Historic Clocker's Fancy goes to the state, after all

June 23, 1994|By Edward Gunts | Edward Gunts,Sun Staff Writer

After two close calls, state preservationists finally have won their battle to buy Clocker's Fancy, the St. Mary's County estate that may contain the oldest wood-frame residence in Maryland.

Owners of the 19-acre waterfront parcel next to Historic St. Mary's City, the site of Maryland's first capital, agreed yesterday to sell the property to the state for $350,000.

The agreement came after a series of events that included the auction company's chipping in $20,000 to lift the state's $330,000 bid past a last-minute competing bid of $340,000.

Earlier in the year, the sellers rejected a $300,000 offer from the state.

In an effort to get top dollar, they put the property up for auction Saturday.

During the auction, the state had bid $320,000, an offer topped by a $325,000 bid from a St. Mary's County resident. With the consent of the sellers, the auctioneer gave the state until 5 p.m. yesterday to increase its offer.

Earlier yesterday, the Board of Public Works authorized a $330,000 offer for the property plus $32,000 for the agent's commission, for a total outlay of $362,000.

The owners accepted the state's bid, but only after it was supplemented by the $20,000 contribution from the auctioneer, Homestead Auction Co. of Hollywood, Md., to make the total price $350,000.

That exceeded the last-minute $340,000 bid from the third party identified by the auctioneer as Stuart McHenry of Scotland, Md.

Seeing the higher bid come in, Homestead's principals "took it upon themselves to increase the state's bid, so the state could have it," said Homestead's secretary Madeline Sandy. "We wanted the state to get it."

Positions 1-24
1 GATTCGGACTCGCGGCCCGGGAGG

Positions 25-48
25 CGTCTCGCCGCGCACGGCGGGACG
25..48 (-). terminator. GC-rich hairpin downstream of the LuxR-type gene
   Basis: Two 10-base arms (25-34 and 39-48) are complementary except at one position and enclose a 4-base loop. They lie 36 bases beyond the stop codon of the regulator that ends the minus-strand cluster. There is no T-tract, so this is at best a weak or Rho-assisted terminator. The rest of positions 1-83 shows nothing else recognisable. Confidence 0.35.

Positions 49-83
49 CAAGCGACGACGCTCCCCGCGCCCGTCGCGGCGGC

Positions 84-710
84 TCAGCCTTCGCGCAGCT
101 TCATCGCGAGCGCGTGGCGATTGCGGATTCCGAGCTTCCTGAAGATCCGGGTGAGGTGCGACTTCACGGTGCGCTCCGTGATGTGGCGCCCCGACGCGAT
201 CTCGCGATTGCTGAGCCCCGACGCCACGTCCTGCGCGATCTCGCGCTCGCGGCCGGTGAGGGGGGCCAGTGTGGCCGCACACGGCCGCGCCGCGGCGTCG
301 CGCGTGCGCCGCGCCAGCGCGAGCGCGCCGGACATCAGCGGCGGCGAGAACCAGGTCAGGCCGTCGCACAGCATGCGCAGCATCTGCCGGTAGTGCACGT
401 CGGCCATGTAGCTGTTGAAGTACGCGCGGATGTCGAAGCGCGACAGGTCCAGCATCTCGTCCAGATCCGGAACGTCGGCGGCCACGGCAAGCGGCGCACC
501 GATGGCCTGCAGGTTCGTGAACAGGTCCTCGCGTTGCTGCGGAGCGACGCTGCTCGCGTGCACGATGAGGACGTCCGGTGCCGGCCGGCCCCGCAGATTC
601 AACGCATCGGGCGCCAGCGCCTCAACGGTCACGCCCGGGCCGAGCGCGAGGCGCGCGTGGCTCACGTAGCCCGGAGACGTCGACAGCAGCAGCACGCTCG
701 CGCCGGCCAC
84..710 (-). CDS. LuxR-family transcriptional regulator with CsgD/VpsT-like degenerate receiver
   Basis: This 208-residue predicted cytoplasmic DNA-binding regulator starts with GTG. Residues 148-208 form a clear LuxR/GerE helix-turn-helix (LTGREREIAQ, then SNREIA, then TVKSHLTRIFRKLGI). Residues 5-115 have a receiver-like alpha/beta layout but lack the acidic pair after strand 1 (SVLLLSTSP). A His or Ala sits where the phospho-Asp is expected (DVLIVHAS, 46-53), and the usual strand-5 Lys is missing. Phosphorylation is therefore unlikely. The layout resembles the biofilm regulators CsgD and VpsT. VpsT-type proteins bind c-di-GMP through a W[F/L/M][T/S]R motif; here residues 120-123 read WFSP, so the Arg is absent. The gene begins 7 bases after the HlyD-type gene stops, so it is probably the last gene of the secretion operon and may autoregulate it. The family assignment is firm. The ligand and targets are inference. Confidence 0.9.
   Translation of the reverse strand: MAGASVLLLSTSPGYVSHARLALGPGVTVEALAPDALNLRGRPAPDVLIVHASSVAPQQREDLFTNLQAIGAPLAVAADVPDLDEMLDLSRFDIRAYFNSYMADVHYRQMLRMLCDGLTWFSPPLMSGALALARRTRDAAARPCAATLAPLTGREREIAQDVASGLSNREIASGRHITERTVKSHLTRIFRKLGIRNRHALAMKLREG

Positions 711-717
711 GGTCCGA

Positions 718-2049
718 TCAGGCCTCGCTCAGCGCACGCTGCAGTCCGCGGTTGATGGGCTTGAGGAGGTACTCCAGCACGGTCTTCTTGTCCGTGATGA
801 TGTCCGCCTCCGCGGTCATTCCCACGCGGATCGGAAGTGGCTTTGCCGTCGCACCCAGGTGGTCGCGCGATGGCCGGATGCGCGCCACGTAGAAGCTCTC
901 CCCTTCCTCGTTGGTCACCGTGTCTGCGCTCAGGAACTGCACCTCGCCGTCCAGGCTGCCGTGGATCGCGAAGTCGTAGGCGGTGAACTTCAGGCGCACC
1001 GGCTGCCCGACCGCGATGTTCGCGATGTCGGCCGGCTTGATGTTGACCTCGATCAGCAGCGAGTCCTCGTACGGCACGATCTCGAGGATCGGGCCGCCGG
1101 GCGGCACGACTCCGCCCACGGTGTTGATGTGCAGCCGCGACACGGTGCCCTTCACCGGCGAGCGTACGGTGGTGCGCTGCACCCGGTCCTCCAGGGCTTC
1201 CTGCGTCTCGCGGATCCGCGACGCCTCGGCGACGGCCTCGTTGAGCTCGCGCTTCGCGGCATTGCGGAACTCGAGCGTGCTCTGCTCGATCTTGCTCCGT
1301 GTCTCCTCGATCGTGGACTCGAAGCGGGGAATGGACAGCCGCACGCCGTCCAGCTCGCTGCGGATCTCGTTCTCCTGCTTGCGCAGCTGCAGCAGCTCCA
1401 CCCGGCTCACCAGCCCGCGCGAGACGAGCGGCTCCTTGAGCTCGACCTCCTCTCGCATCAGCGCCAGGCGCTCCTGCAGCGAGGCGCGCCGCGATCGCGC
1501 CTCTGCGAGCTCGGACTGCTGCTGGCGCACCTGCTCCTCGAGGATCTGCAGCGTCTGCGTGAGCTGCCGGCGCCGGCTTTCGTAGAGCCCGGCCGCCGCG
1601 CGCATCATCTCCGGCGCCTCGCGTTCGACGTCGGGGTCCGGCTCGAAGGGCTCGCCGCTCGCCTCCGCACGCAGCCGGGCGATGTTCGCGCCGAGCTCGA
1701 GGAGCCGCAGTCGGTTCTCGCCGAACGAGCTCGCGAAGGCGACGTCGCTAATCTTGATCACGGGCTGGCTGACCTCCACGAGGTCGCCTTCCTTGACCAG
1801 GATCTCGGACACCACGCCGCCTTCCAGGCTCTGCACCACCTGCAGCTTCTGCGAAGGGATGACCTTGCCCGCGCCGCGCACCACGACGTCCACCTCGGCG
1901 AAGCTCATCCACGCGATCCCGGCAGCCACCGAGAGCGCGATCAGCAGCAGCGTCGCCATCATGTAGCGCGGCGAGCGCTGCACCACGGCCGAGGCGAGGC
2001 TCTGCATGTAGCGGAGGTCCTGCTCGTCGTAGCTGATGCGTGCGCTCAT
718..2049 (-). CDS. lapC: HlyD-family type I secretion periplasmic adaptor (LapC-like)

The auctioneer reduced its $32,000 commission to $12,000 and applied the difference to the state's offer.

State officials said they were not consulted about the auctioneers' decision to pad the bid.

"I couldn't be happier," said Carolyn Wentz, assistant secretary for the state's Office of Real Estate. "I don't know how it happened. I just know that I have a paper in my hand saying we are the successful bidder."

The sale agreement marked the end of three years of negotiations between the state preservation officials, who want to restore the house as an exhibit of life in Colonial Maryland, and out-of-town owners Barbara Barrineau and Christine Brandon, who inherited the estate in 1991.

The auctioneer had suggested that the house at Clocker's Fancy dates from the late 1600s, which would make it one of the three oldest buildings in Maryland. State preservationists say it more likely dates from between 1720 and 1750.

Though the exact date is unknown, they say the house ought to be part of the state's open-air history museum, Historic St. Mary's City.

Clocker's Fancy, which is about half a mile from the museum's visitors' center, is named after its first owner, Daniel Clocker. The carpenter came to Maryland in 1636 as an indentured servant of Thomas Cornwallis, one of the three most important investors in early Maryland.

The Clocker family held onto the land for seven generations, until 1877.

Funds for the purchase are coming from Program Open Space, a project of the Department of Natural Resources.

Several individuals volunteered to donate money to help the state buy the property.

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